Sekiro: Shadows Die Twice Shines Better On PC

Sekiro: Shadows Die Twice is best played on PC.
Sekiro: Shadows Die Twice is best played on PC. Sekiro: Shadows Die Twice Official Website

There is no doubt that From Software’s Sekiro: Shadows Die Twice is impressive on all platforms, but as far as its hardware capability and frame-rate, among others, it is definitely a let-down. That said, Sekiro: Shadows Die Twice becomes something else on PC and there are various reasons behind it. Basically, the nirvana delivered by the PC port is clearly magnified when switching to the game’s console versions.

On a console, Sekiro tends to build a rather confusing virtual appeal. Its gameplay becomes less consistent and even harder in some ways. Players claim that when they die on the PC version, the weight of responsibility falls on their shoulders. But on PS4 or Xbox One, it is the other way around. It is as if the experience is heavily muddled by the game’s inability to shine through these consoles.

For instance, it is difficult to judge how far ahead of time players on consoles have to hold down the parry button. It is a lot more arbitrary, especially when compared to the PC port. On the latter, Sekiro: Shadows Die Twice offers a fluid process on tapping and/or using abilities.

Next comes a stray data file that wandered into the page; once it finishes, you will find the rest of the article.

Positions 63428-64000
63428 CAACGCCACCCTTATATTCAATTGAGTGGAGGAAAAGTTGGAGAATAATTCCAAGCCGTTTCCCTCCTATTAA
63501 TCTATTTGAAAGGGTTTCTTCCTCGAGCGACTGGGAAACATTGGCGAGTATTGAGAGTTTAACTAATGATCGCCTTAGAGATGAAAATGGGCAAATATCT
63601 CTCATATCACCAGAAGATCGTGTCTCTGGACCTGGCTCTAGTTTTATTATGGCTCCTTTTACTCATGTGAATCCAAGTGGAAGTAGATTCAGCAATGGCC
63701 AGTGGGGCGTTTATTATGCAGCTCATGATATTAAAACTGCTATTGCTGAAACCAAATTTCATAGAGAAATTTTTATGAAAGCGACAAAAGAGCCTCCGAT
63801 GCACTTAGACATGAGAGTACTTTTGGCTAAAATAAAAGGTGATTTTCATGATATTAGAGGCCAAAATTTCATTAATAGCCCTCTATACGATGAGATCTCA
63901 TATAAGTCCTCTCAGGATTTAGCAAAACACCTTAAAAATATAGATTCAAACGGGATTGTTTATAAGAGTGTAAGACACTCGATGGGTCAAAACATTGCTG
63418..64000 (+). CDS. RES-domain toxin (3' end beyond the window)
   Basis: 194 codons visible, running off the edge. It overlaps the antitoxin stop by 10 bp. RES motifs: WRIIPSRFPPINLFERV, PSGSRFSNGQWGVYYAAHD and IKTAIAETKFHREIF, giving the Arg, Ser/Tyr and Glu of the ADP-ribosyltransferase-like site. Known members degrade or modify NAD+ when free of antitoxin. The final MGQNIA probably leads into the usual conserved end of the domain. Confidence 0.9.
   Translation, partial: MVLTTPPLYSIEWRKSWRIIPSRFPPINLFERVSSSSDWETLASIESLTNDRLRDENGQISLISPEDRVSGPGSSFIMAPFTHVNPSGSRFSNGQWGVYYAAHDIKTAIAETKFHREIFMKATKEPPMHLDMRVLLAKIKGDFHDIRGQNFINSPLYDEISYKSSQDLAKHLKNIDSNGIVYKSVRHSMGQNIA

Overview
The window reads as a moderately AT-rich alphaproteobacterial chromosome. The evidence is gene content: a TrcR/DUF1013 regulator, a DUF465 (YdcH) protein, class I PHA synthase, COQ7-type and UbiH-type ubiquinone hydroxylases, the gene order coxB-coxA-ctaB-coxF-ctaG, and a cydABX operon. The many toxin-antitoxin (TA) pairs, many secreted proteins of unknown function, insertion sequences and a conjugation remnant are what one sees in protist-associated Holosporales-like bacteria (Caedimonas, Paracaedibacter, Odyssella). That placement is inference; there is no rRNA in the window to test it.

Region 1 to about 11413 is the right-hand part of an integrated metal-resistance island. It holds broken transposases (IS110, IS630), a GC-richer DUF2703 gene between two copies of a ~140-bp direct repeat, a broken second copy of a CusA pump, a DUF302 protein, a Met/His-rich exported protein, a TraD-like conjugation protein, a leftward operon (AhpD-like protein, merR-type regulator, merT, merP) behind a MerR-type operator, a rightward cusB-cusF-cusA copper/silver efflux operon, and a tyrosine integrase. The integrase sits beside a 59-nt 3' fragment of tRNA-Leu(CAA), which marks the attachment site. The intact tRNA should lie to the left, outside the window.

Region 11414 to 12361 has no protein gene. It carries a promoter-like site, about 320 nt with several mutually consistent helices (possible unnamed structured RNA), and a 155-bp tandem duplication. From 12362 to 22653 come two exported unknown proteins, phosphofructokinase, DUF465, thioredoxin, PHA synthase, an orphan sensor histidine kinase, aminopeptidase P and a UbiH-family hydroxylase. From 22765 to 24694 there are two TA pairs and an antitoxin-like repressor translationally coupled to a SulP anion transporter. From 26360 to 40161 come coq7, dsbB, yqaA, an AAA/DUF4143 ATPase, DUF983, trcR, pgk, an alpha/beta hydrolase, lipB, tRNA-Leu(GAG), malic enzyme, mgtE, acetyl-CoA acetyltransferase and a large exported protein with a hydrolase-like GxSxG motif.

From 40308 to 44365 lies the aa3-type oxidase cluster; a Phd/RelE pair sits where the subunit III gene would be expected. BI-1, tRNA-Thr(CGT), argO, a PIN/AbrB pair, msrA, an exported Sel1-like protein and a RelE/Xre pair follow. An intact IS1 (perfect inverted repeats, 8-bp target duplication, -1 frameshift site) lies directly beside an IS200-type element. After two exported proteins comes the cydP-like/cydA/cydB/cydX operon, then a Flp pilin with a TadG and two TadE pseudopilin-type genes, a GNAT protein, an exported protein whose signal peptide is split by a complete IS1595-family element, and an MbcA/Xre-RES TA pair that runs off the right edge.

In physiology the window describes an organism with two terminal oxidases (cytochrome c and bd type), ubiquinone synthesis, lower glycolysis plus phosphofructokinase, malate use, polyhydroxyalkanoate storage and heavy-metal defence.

Of course, a well-equipped rig can power the game to a certain extent. If one is to use the likes of AMD’s RX 580 or Nvidia’s GTX 1060, these GPUs can even double the performance common on consoles (at 1080). Even more so, these cards are capable of making a run at 1440p and 60 frames-per-second – even on console equivalent settings.

Moreover, the PC version of Sekiro: Shadows Die Twice offers a myriad of visual presets, further exceeding its console counterparts. Sure, the Xbox One X can run at 1800p, but so does the game when played on an equivalent high setting on PC. Although some of the visual feature sets of the game on PC are thin on the ground, they somehow make significant boosts to quality. Shadows have less aliasing on them, while screen-space reflections and motion blur are a bit more refined. Lighting quality, on the other hand, is not limited, allowing more light sources to be pushed further into a distance.

It is safe to say that From Software did a great job with Sekiro: Shadows Die Twice on all platforms. But if one is to say which platform the game is best played on, it is definitely the PC port. And while the number of issues runs thin on the ground, the differences are undeniably evident.

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